This biennial Bernoulli Society Medal aims to recognise special service to the Bernoulli Society. The Medal is in honour of Willem van Zwet, who served Bernoulli Society and its aims in many special ways. Nominees should have records of sustained and distinguished service to the Society.

Description

Nomination can be made of any member of Bernoulli Society, who has not previously been elected President.

 Nominations should be communicated by email to the chair of the Willem van Zwet Medal Committee by the declared deadline (see below), and should be signed by two members of the Bernoulli Society. They must include the name, affiliation, and brief curriculum vitae of the nominee, and a statement of no more than 1000 words summarising the case for nomination.

At most one award is made every two years. The medal will be awarded at a ceremony during the next World Congress. The recommendation will be based on sustained excellent service to further the aims of the Bernoulli Society. Excellence in research will not be taken into account, as this is recognised by other Bernoulli Society awards.

The Willem van Zwet Medal Committee

The committee has three members, at least one being a past president who will act as chair, each member serving a term of up to five years. New committee members and chair are proposed by the current and incoming Bernoulli Society Presidents after consultation with the Executive Committee of the Bernoulli society.

 

Present members of the committee:

(from Jan 2021) Wilfrid S. Kendall (chair), University of Warwick, UK <This email address is being protected from spambots. You need JavaScript enabled to view it.>;

(from Jan 2021) Florencia Leonardi, University of São Paulo, Brazil;

(from Jan 2021) Byeong U. Park, Seoul National University, Republic of Korea.

 

About Willem van Zwet

This medal is inspired by the dedicated service of Willem van Zwet, who passed away on July 2, 2020. Willem was a major figure for Bernoulli Society and for our community as a whole. In particular, in the decade commencing 1970, he was among the founding fathers of the Bernoulli Society. He served as President of Bernoulli Society (1987-1989) and as Editor in Chief of the Bernoulli Journal (2000-2003). He was the driving force behind the creation of Eurandom, the European Institute for Stochastics in Eindhoven, serving as Eurandom’s founding director (1997-2000). The medal also honours his significant and unceasing support of statisticians behind the iron curtain, which had a major impact there and earned him an honorary doctorate from Charles University. Willem van Zwet's life is an inspiration for future generations of Bernoulli members.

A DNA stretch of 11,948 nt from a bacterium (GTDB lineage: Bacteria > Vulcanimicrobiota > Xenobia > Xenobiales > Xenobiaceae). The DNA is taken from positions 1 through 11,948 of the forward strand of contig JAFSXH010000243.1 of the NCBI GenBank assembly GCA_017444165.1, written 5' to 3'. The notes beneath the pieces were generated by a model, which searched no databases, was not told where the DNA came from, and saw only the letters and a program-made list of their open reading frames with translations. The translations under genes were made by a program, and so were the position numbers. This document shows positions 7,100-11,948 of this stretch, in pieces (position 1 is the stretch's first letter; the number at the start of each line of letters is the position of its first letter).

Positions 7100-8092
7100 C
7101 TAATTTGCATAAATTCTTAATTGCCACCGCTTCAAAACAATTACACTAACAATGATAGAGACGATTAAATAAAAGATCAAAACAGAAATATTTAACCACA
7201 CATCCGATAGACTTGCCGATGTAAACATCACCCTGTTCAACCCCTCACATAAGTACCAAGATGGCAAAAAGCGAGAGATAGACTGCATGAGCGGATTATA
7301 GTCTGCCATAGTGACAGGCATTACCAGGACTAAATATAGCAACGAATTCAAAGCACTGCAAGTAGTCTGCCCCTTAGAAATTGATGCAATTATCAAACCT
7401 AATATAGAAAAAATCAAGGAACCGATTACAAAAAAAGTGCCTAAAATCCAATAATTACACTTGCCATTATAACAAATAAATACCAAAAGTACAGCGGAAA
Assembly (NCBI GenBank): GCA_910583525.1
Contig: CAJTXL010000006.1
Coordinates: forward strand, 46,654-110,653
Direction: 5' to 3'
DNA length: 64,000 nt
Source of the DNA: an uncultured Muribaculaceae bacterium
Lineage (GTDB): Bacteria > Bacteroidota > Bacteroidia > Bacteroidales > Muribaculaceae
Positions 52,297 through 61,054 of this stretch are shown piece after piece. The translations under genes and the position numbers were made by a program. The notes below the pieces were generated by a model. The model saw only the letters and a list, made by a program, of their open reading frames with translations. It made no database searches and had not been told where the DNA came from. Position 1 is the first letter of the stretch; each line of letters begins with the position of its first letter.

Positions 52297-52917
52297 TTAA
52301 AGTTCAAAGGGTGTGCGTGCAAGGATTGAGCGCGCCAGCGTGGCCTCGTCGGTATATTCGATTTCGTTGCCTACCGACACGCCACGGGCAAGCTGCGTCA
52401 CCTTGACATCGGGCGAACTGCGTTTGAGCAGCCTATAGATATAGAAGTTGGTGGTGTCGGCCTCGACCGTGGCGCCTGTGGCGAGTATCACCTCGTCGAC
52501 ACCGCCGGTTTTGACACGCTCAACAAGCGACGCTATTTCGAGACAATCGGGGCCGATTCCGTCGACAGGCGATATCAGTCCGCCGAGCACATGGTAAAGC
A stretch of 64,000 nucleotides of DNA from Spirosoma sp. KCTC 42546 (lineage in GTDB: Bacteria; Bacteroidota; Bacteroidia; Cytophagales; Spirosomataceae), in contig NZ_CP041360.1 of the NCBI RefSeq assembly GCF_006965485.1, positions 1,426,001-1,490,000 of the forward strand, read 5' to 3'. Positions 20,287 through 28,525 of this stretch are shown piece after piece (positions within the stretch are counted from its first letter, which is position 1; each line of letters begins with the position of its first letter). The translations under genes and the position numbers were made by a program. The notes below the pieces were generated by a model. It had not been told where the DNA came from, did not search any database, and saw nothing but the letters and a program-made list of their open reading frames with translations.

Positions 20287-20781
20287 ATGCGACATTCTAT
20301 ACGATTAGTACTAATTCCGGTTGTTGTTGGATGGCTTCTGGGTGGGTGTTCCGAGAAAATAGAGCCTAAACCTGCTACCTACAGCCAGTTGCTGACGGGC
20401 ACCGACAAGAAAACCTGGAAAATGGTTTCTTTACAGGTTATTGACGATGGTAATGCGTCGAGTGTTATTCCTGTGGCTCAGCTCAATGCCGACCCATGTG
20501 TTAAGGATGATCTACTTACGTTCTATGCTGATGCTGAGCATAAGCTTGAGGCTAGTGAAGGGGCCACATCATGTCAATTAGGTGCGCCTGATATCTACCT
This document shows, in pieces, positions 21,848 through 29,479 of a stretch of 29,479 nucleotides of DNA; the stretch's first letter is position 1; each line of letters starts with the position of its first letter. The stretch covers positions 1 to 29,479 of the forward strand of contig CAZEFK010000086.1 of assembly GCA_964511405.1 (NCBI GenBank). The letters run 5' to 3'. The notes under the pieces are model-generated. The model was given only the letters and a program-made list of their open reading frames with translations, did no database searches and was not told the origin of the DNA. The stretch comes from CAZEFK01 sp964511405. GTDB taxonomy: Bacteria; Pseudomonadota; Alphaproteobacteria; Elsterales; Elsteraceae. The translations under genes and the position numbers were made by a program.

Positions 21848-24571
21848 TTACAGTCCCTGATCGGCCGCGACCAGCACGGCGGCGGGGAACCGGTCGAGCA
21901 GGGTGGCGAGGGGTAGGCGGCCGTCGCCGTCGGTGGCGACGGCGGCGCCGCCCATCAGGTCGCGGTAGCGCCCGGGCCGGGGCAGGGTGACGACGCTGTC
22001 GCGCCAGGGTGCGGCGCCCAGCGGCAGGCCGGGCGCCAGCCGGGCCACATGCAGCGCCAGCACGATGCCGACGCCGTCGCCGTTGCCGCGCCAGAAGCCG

Previous prize winners

November 2021: Professor Maria Eulália Vares from the Institute of Mathematics of UFRJ.

 

Nominations

The deadline for nominations is noon UTC, Monday 27 June 2022.

 

Publicity Committee

The committee manages all issues related to publicity and the dissemination of information and news to members of the Bernoulli Society and beyond. It coordinates the publication of the Bernoulli E-Briefs electronic newsletter, and of the Society's print newsletter, Bernoulli News. It also manages the Society's webpage and social media presence. The chairman is ex-officio a member of the Executive Committee.

Committee Members

Carlos Amendola, E-Briefs Editor (Germany, until July 2021)

Soutir Bandyopadhyay, Web Editor (USA, until June 2021)

Corina Constantinescu, Twitter Editor (UK, until June 2022)

Manuele Leonelli, Bernoulli News Editor (UK, until June 2023)

Victor Panaretos, Chair (Switzerland,  until Feb 2020)

The committee manages all issues related to publicity and the dissemination of information and news to members of the Bernoulli Society and beyond. It coordinates the publication of the Bernoulli E-Briefs electronic newsletter, and of the Society's print newsletter, Bernoulli News. It also manages the Society's webpage and social media presence. The chairman is ex-officio a member of the Executive Committee.

Committee Members

Bojana Milošević, e-Briefs Editor (Serbia, until June 2023)

Carlos Améndola, Web Editor (Germany, until June 2023)

Corina Constantinescu, Twitter Editor (UK, until June 2022)

Leif Döring, Virtual Event Coordinator (Germany, until May 2023)

Manuele Leonelli, Bernoulli News Editor (UK, until June 2023)

Leonardo T. Rolla, Chair (Argentina, until December 2023)

  • The first Ethel Newbold Prize was awarded to Judith Rousseau at the ISI World Statistics Congress 2015 in Rio de Janeiro.
  • The second Ethel Newbold Prize was awarded to Richard Nickl at the ISI World Statistics Congress 2017 in Marrakesh.
  • The third Ethel Newbold Prize was awarded to Mathias Drton at the ISI World Statistics Congress 2019 in Kuala Lumpur.
  • The fourth Ethel Newbold Prize was awarded to Marloes Maathuis at the ISI World Statistics Congress 2021 in The Hague.